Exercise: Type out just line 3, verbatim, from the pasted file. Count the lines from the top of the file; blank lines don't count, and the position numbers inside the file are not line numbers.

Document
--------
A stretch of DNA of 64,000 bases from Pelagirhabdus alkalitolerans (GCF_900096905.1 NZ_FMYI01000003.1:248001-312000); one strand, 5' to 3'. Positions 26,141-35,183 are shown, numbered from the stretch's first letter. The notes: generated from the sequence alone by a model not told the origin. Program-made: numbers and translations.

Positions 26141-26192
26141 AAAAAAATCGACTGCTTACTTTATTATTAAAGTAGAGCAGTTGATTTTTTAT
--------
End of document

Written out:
26141 AAAAAAATCGACTGCTTACTTTATTATTAAAGTAGAGCAGTTGATTTTTTAT